Flow-like conditions would then match situations where you recognize that you're deficient in one area but have a skill in another to compensate. Dr. Laura has had struggles with relationships, yet has always been a good orator (always good enough for broadcast) and so her radio program gives her a chance to slowly learn about relationships by leveraging her primary skill. Likewise, those scientists above compensated by capitalizing on their aptitude for research.

Perhaps the strive to excellence in a niche is evolution's way of helping us achieve balance as a whole.

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Goals can organize, they can break ties, and they can force deliberate problem-solving. But they're not panaceas

One of the fundamental points of self-improvement is to get people to set goals. The Purpose-Driven Life, for example, is pretty much just about convincing the reader to set that highest of goals, a sense of purpose. But oftentimes, goals cause more harm than good. For example, when you attach a monetary reward to certain activities that require creativity, workers become less creative and less motivated. (Read Drive by Daniel H. Pink).

The best way to figure out when goals are good and when they're not is to break down the various benefits of goals and turn them into faults.

Goals are good for organizing - By setting a goal, you then have regular high-level side-bars where you break down the journey to the goal as a series of stages that build upon each other. But there are many cases where you don't want this kind of reductionism. For example, if the reason you haven't obtained your goal yet is because you don't know how to get there, then forcing yourself to create false intermediary stages may lead you down the wrong path, when really you need to be exploring or engaging in spontaneous activities.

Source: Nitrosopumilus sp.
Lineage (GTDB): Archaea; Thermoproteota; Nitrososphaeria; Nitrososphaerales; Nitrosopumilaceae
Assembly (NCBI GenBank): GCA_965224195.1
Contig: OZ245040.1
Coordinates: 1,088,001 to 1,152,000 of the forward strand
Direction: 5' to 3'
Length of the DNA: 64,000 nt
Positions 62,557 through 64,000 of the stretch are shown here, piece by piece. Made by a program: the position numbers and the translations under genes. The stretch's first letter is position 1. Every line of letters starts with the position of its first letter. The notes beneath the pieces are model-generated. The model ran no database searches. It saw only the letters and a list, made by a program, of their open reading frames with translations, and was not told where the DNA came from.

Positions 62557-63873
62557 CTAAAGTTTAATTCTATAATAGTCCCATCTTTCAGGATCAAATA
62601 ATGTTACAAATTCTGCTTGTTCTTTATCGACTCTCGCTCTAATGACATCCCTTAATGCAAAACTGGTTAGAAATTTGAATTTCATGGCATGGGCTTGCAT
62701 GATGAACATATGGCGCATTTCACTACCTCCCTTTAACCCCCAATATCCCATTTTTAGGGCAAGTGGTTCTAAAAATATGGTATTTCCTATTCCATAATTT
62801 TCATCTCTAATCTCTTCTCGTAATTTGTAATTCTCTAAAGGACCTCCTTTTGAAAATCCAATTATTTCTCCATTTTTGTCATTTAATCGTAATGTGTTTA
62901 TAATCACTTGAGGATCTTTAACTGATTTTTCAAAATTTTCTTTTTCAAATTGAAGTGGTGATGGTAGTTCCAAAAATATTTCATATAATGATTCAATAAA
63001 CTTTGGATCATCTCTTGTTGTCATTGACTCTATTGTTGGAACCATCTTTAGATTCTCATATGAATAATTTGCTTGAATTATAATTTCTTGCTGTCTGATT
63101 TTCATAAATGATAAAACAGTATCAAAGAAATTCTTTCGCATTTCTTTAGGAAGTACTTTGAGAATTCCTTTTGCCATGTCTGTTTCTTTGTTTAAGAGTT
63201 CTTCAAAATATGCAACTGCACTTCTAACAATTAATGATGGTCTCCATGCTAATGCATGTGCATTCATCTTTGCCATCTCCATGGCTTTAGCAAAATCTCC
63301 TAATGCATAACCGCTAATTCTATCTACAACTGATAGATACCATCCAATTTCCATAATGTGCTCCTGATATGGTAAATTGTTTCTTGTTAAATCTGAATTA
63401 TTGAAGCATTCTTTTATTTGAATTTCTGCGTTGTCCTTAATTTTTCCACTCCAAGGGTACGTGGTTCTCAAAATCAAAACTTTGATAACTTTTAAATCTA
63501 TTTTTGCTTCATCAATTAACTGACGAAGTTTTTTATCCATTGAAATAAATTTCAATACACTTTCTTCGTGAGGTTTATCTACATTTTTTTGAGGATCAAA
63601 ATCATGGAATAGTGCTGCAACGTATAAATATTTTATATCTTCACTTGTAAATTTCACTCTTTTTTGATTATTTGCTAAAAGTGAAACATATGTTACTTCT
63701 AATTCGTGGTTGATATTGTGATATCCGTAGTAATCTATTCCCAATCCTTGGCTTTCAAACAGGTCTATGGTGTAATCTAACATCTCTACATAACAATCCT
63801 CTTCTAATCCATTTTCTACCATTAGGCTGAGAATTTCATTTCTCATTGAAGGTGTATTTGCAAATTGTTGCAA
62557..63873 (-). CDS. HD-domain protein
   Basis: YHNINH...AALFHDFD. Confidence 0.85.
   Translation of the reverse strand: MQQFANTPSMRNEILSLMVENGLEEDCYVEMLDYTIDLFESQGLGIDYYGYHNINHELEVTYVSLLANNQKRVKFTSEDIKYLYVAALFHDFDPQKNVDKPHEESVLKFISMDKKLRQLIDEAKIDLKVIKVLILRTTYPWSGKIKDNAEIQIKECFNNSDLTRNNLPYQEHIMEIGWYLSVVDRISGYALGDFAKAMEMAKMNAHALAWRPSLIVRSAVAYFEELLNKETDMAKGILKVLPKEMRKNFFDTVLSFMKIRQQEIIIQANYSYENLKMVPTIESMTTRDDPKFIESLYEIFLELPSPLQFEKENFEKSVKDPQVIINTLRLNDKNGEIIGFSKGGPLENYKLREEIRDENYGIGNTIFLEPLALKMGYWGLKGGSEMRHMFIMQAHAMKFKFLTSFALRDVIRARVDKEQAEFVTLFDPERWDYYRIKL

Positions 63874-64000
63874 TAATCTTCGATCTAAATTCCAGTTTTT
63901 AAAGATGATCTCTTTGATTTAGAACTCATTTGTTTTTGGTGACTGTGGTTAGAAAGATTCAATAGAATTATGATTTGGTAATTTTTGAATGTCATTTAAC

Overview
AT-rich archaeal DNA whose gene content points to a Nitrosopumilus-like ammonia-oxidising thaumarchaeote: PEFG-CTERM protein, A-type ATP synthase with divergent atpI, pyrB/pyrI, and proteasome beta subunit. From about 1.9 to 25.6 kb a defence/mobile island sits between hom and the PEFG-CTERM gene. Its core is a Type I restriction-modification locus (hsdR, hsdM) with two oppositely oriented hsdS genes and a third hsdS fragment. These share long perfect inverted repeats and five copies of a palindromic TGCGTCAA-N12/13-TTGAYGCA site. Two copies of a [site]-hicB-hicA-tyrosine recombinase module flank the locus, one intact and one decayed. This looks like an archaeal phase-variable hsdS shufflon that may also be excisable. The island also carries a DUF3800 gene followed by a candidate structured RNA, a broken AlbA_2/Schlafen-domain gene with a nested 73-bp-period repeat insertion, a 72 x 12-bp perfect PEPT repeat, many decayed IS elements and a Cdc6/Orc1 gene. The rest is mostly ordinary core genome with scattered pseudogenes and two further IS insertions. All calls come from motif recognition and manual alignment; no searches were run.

Another problem with organizing is if the reasons you wanted the goal are defeated when it gets reduced to stages. For example, if your goal is to "find work that you love," you could break it down into stages, with the first stage being, "Obtain $50,000 in savings so I can afford to go back to school." To earn that $50,000, you might take on tedious work that you hate, and it might take you years longer than you expected to earn that money. Taking this route would go against the spirit of your goal, which is to not do work that you hate.

Goals are good for tie-breaking - Let's say you write down "My goal is X," but then you find yourself equally driven towards two activities: one that helps you achieve X and another that helps you achieve Y, the fact that you wrote down that your goal is X would tip the balance in its favor.

This can be counter-productive, though, if you're not just seeking X, but also personal growth in general, the kind of growth that could make X seem silly or moot. If you're seeking growth, a garden-path is actually better, as it leads to more serendipitous activities. There may be subconscious or hidden reasons why you're more compelled to seek Y instead of X, and setting a goal made you ignore those reasons.

Goals are good for justifying deliberate side-bars - For example, if your goal is to squat 200% of your body weight, you could take a side-bar and spend months just working on your arm strength or your back strength. Or you could take cooking classes so that you learn to create tasty, healthy, and protein-rich meals for yourself. These sub-components would then help you build up towards the greater goal.

However, not all goals benefit from side-bars. Sometimes goal-setting is a distraction to actually stepping up to the plate and swinging. If your goal is to be a successful businessman, it might justify the side-bar of getting an M.B.A., but you may already know what you need to get started, and it's just a matter of taking the initiative to start a business today.

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Non-human animals don't have learning curves because they don't have our appetite for task-variety